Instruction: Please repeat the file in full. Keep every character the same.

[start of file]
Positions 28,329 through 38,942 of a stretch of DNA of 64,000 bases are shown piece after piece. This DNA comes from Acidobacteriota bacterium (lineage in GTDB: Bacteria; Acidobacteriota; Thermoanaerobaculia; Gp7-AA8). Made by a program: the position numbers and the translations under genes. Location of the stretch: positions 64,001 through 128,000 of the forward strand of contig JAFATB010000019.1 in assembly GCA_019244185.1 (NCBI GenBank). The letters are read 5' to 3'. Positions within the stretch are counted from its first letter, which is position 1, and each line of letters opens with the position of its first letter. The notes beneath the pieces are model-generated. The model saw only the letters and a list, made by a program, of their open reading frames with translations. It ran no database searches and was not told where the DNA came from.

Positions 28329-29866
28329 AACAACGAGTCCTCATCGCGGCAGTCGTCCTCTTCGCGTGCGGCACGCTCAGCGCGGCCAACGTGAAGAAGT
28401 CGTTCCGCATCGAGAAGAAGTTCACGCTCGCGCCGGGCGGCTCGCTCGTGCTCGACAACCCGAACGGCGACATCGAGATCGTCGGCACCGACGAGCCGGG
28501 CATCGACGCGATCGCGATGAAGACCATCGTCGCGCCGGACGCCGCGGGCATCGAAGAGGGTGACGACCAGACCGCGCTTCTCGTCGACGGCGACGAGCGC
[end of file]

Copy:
Positions 28,329 through 38,942 of a stretch of DNA of 64,000 bases are shown piece after piece. This DNA comes from Acidobacteriota bacterium (lineage in GTDB: Bacteria; Acidobacteriota; Thermoanaerobaculia; Gp7-AA8). Made by a program: the position numbers and the translations under genes. Location of the stretch: positions 64,001 through 128,000 of the forward strand of contig JAFATB010000019.1 in assembly GCA_019244185.1 (NCBI GenBank). The letters are read 5' to 3'. Positions within the stretch are counted from its first letter, which is position 1, and each line of letters opens with the position of its first letter. The notes beneath the pieces are model-generated. The model saw only the letters and a list, made by a program, of their open reading frames with translations. It ran no database searches and was not told where the DNA came from.

Positions 28329-29866
28329 AACAACGAGTCCTCATCGCGGCAGTCGTCCTCTTCGCGTGCGGCACGCTCAGCGCGGCCAACGTGAAGAAGT
28401 CGTTCCGCATCGAGAAGAAGTTCACGCTCGCGCCGGGCGGCTCGCTCGTGCTCGACAACCCGAACGGCGACATCGAGATCGTCGGCACCGACGAGCCGGG
28501 CATCGACGCGATCGCGATGAAGACCATCGTCGCGCCGGACGCCGCGGGCATCGAAGAGGGTGACGACCAGACCGCGCTTCTCGTCGACGGCGACGAGCGC